Strangely Consistent

Theory, practice, and languages, braided together

Macros: Time travel is hard

Let's say you're a plucky young time traveler from the 80s and you go back to the 50s because Libyan terrorists are chasing you and then you accidentally mess things up with the past and your time machine DeLorean is broken and you need to fix that too...

Dealing with the different phases involved in macros is a bit like dealing with the two time streams: the new present, which is very early compared to what we're used to, and the future, which we would like to get back to intact. (The slow path, wasn't much of an option for Marty, and it isn't for us either as macro authors.)

Let's try a new way of thinking of all this, instead of compile time and runtime. Those terms quickly get muddled with macros, since a macro runs (so it's kind of runtime), but it has BEGIN-time semantics (so it's definitely compile-time).

Let's call the two phases early and late. Instead. What the compiler does happens early. What the normal program does happens late. M'kay?

BEGIN blocks? Early. constant declarations? Early. CHECK blocks? Also early, though kind of at the 11th hour of early. Role bodies get executed early when they're getting concretized into a class.

Most everything else? Late. That is, in the 80s where Marty belongs. And where most people run most of their code.

Macro bodies run early too. Except for the (often-occurring) quasi block at the end, which runs late. This is how you should probably think about macros: they have a "preparation area" where you get to do some initialization early, and then they have a "code area" whose code runs, inline where you called the macro, late.

Got it? Like these terms? Eh, I guess they work. I don't expect we'll keep them around, but let's explore them.

So much for setup. I had a thought today, which led me down some wrong paths. I'd like to try and relate it. Partly because it's "fun" to analyze one's own failure modes. Partly because, and believe me on this, macros are gnarly. Far be it from me to discourage people from using macros — the past few months of thinking and investigations have convinced me that they're useful, that they have a clear place in Perl 6, and that we can make them well-designed. But wow are they weird sometimes.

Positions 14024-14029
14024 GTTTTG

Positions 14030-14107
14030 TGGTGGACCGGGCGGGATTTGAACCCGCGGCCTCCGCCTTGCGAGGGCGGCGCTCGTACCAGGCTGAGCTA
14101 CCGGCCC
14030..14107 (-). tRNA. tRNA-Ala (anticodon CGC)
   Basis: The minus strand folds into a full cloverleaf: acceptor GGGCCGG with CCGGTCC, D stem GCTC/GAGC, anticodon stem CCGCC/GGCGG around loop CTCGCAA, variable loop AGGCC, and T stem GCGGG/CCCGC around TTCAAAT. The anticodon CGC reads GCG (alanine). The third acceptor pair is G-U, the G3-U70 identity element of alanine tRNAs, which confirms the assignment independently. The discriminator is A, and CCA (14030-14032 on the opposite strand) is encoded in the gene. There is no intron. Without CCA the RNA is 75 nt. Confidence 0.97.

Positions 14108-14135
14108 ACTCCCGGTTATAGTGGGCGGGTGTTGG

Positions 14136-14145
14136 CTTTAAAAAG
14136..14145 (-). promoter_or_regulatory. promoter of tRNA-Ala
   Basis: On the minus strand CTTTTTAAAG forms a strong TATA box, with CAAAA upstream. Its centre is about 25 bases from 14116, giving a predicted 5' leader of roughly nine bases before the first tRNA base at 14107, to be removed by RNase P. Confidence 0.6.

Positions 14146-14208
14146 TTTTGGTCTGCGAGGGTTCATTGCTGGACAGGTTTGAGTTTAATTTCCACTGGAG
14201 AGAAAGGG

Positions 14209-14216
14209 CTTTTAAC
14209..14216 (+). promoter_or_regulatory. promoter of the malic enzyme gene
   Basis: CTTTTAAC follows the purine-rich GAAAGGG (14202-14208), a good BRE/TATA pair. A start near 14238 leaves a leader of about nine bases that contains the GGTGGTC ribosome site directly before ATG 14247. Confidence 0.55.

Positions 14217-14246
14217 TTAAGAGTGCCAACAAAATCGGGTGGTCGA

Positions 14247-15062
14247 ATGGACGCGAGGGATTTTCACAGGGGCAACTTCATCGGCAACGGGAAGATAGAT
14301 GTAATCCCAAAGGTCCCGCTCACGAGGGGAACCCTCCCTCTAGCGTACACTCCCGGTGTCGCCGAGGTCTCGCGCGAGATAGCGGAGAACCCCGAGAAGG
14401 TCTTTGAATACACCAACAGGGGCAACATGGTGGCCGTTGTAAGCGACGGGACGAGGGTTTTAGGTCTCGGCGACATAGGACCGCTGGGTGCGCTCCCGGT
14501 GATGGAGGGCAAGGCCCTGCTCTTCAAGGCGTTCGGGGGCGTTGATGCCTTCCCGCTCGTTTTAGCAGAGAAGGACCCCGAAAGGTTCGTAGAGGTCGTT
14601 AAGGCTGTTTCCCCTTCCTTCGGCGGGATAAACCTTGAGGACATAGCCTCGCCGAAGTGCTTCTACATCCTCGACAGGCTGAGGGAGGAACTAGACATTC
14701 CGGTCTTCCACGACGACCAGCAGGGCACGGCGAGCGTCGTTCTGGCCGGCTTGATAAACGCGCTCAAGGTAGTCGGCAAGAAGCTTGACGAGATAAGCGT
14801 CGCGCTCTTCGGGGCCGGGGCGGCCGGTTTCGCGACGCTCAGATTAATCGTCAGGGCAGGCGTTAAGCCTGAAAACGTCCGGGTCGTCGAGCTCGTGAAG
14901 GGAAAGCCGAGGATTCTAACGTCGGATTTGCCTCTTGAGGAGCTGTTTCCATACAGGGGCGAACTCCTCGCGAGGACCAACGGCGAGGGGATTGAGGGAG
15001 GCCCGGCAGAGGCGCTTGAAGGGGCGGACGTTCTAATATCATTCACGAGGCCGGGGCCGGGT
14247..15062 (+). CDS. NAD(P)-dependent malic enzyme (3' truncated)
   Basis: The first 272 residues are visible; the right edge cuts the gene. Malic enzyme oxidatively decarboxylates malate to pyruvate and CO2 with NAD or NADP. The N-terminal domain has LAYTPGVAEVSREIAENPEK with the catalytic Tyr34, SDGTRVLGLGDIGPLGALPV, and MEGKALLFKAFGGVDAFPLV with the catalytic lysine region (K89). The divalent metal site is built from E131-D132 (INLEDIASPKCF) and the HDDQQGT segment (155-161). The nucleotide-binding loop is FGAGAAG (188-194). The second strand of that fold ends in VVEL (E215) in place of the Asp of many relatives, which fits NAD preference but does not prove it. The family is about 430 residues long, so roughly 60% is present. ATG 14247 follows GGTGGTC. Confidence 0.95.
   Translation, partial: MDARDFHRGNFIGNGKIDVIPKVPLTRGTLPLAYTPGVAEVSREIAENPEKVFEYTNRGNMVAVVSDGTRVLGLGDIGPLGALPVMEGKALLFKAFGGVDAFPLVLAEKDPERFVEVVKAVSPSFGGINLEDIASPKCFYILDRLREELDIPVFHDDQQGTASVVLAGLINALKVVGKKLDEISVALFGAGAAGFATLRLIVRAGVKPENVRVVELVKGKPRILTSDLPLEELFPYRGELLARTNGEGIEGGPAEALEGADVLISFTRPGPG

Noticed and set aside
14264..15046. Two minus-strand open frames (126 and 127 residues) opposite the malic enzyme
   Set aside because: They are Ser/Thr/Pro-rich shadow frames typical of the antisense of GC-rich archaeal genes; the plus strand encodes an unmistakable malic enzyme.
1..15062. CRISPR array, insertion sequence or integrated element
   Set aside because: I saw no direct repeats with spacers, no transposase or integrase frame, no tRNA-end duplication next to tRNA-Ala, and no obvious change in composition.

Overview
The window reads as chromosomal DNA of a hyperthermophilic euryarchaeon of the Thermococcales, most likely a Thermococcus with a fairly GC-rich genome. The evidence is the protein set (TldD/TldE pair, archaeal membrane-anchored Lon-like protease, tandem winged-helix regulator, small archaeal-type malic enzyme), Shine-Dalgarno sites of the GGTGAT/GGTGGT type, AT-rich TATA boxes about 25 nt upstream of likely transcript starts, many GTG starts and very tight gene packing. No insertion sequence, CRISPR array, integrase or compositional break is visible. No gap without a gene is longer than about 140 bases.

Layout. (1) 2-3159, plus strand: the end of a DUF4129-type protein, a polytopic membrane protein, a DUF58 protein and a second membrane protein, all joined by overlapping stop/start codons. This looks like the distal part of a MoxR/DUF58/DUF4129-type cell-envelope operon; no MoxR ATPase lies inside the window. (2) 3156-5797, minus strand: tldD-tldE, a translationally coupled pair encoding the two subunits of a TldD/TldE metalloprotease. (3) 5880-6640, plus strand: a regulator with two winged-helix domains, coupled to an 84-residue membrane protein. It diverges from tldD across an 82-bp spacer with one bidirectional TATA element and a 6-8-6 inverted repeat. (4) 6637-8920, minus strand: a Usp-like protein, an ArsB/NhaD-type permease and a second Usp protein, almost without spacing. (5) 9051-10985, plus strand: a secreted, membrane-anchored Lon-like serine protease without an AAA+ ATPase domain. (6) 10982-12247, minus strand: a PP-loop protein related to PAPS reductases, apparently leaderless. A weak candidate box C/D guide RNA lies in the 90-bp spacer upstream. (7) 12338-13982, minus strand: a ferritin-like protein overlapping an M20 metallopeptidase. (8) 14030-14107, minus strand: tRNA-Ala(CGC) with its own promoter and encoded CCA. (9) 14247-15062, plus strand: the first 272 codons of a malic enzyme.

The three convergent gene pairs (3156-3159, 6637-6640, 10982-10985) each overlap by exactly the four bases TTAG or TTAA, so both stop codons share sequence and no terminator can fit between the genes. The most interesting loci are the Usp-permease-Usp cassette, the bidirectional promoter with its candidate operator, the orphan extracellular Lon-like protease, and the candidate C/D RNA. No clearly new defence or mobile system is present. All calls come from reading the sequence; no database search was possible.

Macros are so strange that once you wrap your head around closures, and accept that they're actually quite a natural consequence of first-class functions and lexical lookup, macros come along and make your brain go "wait, what?".

Part of that, I'm sure, is the weird (but consistent) scoping semantics you get from macros. But part of it is also the early/late distinction.

Ok, so back to what happened. I was thinking about implementing a 007 runtime in 007, and in particular how the runtime would invoke functions, especially built-in functions. I realized I would probably need a huge table of built-in function mappings at some point in the runtime. In Perl 6, it'd look something like this:

my %builtins =
    say => &say,
    abs => &abs,
    min => &min,
    max => &max,
    # ...and so on, for far too many lines...

As you see, it's all mappings from strings to the runtime's own built-ins. Yep, welcome to the world of metacircular runtimes.

So I wondered, "hm, shouldn't we be able to write a macro that takes a string value (that we get from a Q::Identifier) and dynamically looks it up in the current environement?". And indeed, I quickly came up with this:

macro lookup(name) {
    return Q::Identifier( melt(name) );

So easy! This example presupposes melt, which is a kind of evaluation built-in for Qtrees. We need to use melt because the name that we get in is a Qtree representing a name, not a string. But melt gives us a string.

Oh, and it works and everything!

lookup("say")("OH HAI");    # OH HAI

Unfortunately, it's also completely useless. Specifically, lookup doesn't fulfill its original purpose, which was to allow dynamic lookup of names in the scope.

Why? Because we're running the macro early, and so variables like ident_name cannot be melted because they don't have a meaningful value yet — they will, but not until late — only constants and literals like "say" have meaningful values. But in all such cases, we could just replace lookup("say") with... say. D'oh!

Ok, so that didn't work. My next bright idea was to make use of the fact that quasi blocks run late. So we can get our dynamism from there:

macro lookup_take_II(name_expr) {
    quasi {
        my name = {{{name_expr}}};
        # great, now I just need to... ummm....

There's no correct way to conclude that thought.

Why? Because you're in a quasi, which means you're back in the 80s, and you want to do a 50s thing, but you can't because the time machine is gone. In other words, it's late, and suddenly you wish it was early again. Otherwise how are you going to build that dynamic identifier? If only there were a lookup macro or something! 😀

This has been the "masak stumbles around in the dark" show. Hope you enjoyed. I also hope this shows that it's easy to go down the wrong path with macros, before you've had something like four years of practice with them. Ahem.

Anyway, these ponderings eventually led to the melt builtin — coming soon to a 007 near you! — which, happily will solve the problem of dynamic lookup (as detailed in the issue description. So all's well that ends well.

Macros are not a handgun that can accidentally shoot you in the foot if you use them wrong. They're more like an powered-off laser cannon which, if you look at it the wrong way, will shoot you in both feet, and your eyes and then your best friend's feet. That kind of power sure can come in handy sometimes! I'm convinced we as a community will learn not just to harness and contain that power, but also how to explain to ourselves how to best use the laser cannon so that it does not accidentally fire too early, or too late. Gotta stay in phase.